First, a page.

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SmallLaw: Review: LastPass Password Manager

By Erik Mazzone | Wednesday, January 26, 2011

Originally published on January 18, 2011 in our free SmallLaw newsletter. Instead of reading SmallLaw here after the fact, sign up now to receive future issues in realtime.

TechnoScore: 4.5
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Is yours long or short? Do you use it over and over again or just once in a while? Is it named after your pet? I should clarify that I'm referring to your password. Don't give me that "which password?" stuff. You know which password I'm talking about. The password you use over and over again that you know by heart. The one that you use to access everything from Amazon to your checking account. The one that would cause you a heap of trouble if the wrong person got hold of it. Old Faithful.

Lawyers like us who subscribe to SmallLaw know that we should create long, unique passwords with numbers, letters and special characters and then lock them away so deeply in our gray matter we would have to undergo waterboarding to give them up. But given our busy lives in small law firms, it's so much easier just to use Old Faithful. In the battle between safe surfing and convenient login, many of us choose convenience and hope for the best. It doesn't have to be this way, though.

Meet LastPass

LastPass is a password manager that acts as a safe deposit box for all your passwords. It is cross-platform (Mac, Windows, and Linux), cross-browser (Chrome, Firefox, Safari and Explorer) and mobile friendly (iPhone, Android, Blackberry, and Windows Phone). You choose one strong master password to remember and LastPass does the rest. Best of all, LastPass is free.

LastPass does a lot more than just keep your passwords secure and synced across devices, though. Below you'll learn about a few other LastPass features that make your Internet life more convenient and more secure.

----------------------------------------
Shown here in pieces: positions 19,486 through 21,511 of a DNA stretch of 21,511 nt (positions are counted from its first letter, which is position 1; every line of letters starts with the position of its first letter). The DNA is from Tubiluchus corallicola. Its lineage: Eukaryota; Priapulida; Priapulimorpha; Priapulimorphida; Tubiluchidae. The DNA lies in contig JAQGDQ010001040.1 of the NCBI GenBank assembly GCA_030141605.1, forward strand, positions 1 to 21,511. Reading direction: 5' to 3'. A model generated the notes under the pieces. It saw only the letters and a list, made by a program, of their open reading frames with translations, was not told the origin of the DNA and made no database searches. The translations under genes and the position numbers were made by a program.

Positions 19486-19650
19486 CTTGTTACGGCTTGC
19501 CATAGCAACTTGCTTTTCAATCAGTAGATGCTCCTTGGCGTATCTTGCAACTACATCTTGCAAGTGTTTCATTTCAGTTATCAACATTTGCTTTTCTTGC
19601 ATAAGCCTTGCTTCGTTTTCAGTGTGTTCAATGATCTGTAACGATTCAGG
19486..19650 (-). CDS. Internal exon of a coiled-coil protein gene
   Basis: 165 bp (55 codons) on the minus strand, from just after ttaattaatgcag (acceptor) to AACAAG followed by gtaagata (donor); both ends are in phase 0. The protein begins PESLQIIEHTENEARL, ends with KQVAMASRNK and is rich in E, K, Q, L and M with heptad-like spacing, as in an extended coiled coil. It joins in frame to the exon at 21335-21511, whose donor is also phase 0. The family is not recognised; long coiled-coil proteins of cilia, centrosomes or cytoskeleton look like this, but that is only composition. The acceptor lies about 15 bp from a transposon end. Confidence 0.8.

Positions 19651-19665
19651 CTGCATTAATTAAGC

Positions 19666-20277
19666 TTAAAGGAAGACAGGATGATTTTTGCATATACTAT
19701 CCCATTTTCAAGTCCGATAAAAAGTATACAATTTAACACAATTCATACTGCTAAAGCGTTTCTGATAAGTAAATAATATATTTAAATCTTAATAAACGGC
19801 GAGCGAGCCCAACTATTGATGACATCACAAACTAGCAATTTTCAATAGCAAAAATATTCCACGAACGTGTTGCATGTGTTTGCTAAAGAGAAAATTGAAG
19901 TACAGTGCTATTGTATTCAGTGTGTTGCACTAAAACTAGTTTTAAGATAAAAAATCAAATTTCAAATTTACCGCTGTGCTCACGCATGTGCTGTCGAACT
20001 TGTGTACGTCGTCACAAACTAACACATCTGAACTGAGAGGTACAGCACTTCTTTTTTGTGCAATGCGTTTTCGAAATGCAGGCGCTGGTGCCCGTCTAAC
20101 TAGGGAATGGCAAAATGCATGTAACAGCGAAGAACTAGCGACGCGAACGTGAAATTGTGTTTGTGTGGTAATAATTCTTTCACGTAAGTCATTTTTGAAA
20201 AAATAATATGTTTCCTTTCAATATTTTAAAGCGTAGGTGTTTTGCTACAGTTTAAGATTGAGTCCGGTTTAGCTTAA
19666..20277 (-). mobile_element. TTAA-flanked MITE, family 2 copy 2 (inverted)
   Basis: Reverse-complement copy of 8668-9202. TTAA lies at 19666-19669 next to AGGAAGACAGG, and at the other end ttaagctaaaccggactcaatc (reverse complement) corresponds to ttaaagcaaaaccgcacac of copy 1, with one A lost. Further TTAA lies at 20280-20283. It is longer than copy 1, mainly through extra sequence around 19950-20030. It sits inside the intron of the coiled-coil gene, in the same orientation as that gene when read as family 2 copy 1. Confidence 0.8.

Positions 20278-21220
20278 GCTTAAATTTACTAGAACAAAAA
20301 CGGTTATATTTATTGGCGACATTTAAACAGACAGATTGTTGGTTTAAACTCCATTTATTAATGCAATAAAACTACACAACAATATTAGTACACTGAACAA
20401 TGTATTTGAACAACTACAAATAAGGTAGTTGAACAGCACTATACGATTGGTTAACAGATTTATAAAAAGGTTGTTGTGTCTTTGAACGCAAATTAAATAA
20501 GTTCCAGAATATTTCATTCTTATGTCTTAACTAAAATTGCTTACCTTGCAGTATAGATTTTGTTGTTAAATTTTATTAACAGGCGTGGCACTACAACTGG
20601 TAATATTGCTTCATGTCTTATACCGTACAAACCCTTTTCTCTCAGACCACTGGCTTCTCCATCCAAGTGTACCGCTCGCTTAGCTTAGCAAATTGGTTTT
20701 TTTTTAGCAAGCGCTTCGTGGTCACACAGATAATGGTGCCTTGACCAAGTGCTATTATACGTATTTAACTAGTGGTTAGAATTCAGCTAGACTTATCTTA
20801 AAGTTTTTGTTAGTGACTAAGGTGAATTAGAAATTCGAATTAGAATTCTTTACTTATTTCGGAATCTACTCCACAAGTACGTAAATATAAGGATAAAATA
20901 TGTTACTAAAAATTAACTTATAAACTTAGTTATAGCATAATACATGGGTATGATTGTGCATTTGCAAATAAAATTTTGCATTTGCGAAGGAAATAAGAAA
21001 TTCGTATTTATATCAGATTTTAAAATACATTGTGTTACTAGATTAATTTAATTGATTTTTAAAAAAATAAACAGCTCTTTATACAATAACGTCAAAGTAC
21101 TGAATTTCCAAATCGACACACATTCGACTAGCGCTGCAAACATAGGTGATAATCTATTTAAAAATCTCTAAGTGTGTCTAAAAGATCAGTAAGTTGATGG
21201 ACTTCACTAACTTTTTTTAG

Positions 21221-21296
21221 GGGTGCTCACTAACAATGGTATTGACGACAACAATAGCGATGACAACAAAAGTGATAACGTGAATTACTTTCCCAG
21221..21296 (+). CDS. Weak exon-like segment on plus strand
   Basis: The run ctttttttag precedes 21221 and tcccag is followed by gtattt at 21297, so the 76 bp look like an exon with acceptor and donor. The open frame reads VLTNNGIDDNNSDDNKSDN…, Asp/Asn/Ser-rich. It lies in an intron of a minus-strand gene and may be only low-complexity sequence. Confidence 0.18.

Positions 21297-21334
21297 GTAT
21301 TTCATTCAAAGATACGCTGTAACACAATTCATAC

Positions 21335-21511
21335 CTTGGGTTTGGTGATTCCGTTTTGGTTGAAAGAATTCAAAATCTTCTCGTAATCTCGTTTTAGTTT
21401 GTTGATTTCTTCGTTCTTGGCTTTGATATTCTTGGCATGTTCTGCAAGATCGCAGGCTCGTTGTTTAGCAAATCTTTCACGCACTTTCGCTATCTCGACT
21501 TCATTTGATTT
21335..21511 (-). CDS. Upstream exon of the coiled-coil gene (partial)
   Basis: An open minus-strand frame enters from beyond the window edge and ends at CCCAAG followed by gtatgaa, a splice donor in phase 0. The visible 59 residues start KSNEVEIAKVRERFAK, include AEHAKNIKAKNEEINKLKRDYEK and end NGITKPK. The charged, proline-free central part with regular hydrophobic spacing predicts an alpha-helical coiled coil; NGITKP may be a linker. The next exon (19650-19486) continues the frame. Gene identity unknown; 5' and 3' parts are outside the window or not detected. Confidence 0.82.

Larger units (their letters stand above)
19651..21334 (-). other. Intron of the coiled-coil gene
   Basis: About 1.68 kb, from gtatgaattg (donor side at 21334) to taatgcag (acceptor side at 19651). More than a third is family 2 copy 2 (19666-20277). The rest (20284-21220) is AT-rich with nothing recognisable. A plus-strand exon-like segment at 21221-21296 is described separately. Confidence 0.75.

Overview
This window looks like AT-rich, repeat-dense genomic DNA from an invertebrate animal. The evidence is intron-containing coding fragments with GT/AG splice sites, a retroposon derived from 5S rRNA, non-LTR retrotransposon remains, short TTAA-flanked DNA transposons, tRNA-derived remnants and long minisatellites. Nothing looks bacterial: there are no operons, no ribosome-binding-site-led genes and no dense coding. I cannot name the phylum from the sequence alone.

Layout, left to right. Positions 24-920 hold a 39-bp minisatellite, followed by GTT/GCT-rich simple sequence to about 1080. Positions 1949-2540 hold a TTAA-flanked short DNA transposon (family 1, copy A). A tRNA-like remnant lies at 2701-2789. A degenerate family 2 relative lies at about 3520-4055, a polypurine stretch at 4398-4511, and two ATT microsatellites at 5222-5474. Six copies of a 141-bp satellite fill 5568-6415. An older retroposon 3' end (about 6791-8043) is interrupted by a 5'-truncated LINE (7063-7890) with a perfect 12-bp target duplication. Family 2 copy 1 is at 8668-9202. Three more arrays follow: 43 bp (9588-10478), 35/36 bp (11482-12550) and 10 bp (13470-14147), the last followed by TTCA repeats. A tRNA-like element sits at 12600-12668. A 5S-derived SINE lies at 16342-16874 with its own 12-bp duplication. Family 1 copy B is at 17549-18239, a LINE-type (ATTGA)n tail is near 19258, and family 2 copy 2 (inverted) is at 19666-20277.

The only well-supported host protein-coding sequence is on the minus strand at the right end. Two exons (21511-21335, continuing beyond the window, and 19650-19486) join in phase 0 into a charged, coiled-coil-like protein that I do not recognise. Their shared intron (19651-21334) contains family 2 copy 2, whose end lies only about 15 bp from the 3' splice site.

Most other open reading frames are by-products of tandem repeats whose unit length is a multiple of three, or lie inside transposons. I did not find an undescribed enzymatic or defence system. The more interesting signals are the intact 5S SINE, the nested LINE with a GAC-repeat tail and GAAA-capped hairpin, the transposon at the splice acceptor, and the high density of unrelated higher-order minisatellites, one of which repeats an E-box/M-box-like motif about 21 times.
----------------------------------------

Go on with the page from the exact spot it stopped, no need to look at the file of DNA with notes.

1. One Click Login

LastPass resides in your browser's toolbar and enables you to launch and log into secure Web sites with one click. This functionality might not sound like much, but once you start using LastPass to quickly enter Web sites, you will wonder why you ever spent so much time keying in Old Faithful.

2. Secure Notes

LastPass can hold more than just usernames and passwords. It also can store secure, encrypted notes for any other text-based information you choose. Bank account numbers, security alarm codes, etc. — drop them in LastPass and stop worrying.

3. Fill Forms

Say goodbye to filling the same old information into online forms over and over. LastPass will fill these forms for you using multiple identities (work, home, etc.). It is a time saver and accuracy improver.

4. Generate Passwords

Having trouble coming up with yet another long, unique password? LastPass can generate passwords for you according to the specifications (number of characters, types of characters to use, etc.) you set. As long as you remember your master password, you can always retrieve the secure passwords that LastPass randomly generated for you.

5. Share Your Password Without Disclosing It

Need other people to use your passwords but hate feeling vulnerable giving away the keys to the castle? LastPass enables you to share your passwords with other users. They can use your password but never actually see it. You can also revoke the sharing any time you choose.

6. Mobile Costs Money

If you like LastPass you will also want it on your mobile devices, requiring an upgrade to LastPass Premium ($1 per month). The $12 per year is money well spent in my estimation. That said, the mobile version needs a little fine-tuning. It's not as easy to use as it should be. It kind of wants to replace the browser instead of integrating with the browser, which results in a lot of cutting and pasting.


Secure, convenient, and affordable, LastPass is a great addition to your online life. If you make just one change in 2011 to improve your digital security, consider LastPass.

Written by Erik Mazzone of Law Practice Matters.

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Topics: Laptops/Smartphones/Tablets | Online/Cloud | Privacy/Security | SmallLaw
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